Numerical simulations are carried out by means of full 3D FE models and, as mentioned above, the masonry wall is assumed as an isotropic material with some mechanical properties fitting as close as possible after tuning the real ones. In the previous experimental work, friction isolation was introduced by plinth beam-superstructure interfaces, Fig. (1a) Meanwhile, in the present FE model, friction isolation employs the interface of two very rigid surfaces, namely the upper and bottom plate in Fig. (1b) This attempt made computation faster and easier, considering that the rigid surface will slide or stick without noticeable deformation. It seems that the frictional area in the FE model is slightly wider than that in the experimental test. This detail does not affect the final result, because the frictional force is determined only as a function of normal force and friction coefficient. The magnitude of sliding displacement will handle this issue. As long as the slip is smaller than the width of the base plinth beam in the experimental work, the model will remain on its foundation.

This study aims to examine the performance of four frictional interfaces and compare them to the model without isolation. The latter can be simplified by bonding the upper and bottom plate. Frictional properties of each interface are presented in Table 1, varying in the friction coefficient used.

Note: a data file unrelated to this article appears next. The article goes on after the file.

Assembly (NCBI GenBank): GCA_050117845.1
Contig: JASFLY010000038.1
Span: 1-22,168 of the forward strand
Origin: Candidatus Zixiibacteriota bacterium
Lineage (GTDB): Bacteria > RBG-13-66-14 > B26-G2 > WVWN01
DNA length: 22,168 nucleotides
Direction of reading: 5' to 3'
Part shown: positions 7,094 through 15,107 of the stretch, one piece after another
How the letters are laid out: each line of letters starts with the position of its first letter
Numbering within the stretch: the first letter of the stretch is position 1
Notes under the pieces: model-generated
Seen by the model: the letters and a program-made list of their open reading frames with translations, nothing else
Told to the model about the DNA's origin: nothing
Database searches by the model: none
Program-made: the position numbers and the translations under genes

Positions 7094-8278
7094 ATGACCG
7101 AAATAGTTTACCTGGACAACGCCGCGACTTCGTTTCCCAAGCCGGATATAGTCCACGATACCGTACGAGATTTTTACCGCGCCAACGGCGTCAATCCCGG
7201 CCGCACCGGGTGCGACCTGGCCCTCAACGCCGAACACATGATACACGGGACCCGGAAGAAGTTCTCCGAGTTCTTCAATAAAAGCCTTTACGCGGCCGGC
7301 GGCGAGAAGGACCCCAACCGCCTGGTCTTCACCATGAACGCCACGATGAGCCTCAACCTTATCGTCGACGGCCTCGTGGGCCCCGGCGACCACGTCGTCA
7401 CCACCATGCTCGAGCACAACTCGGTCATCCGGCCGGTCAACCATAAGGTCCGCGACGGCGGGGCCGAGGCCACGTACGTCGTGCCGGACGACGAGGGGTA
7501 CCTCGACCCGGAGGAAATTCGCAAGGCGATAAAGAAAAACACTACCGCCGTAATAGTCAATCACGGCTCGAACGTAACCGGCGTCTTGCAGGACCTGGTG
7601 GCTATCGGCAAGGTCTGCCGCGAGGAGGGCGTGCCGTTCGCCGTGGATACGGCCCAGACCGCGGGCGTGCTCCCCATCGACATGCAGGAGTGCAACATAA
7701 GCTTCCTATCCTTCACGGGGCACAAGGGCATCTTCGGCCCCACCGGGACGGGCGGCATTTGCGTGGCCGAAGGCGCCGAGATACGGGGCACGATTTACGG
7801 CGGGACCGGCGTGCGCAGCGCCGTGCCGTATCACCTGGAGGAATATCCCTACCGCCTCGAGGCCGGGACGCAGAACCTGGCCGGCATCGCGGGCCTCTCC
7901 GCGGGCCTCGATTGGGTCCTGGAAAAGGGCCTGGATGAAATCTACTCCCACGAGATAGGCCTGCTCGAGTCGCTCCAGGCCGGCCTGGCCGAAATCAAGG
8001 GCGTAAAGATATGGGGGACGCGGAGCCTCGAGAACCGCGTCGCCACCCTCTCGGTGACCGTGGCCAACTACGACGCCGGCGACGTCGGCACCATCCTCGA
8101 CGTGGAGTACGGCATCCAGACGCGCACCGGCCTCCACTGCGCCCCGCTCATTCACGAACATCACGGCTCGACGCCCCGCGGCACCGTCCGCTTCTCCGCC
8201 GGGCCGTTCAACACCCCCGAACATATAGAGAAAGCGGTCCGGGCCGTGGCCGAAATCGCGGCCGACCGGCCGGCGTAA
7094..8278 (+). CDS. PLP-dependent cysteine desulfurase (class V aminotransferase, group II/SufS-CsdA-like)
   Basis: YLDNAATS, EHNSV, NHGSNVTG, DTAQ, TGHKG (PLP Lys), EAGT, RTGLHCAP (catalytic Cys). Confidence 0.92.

The dimension of the FE model is identical to the specimen used in the experimental work, with dimension 2x2x1.5 m (length x width x height). It is a half scale one story building with door and windows opening to represent a realistic house for people with few economical possibilities. Also, the thickness of the walls corresponds to half-scale bricks (114 x 57 x 38 mm). An equivalent roof weight of about 20 kg/m2 was loaded to the top of the structure. The model was automatically meshed into around 500 eight-nodes hexahedron (C3D8R) elements (Fig. 1b) in order to speed up computations. Either the effectiveness or the suitability of the mesh method will not be discussed in this paper, but left to additional topics of the research. The emphasized issue in this study is to confirm the performance of the frictional isolator. Meanwhile, the potential future work might be how to design a technological detail of a low cost frictional isolator to be applicable on real housing.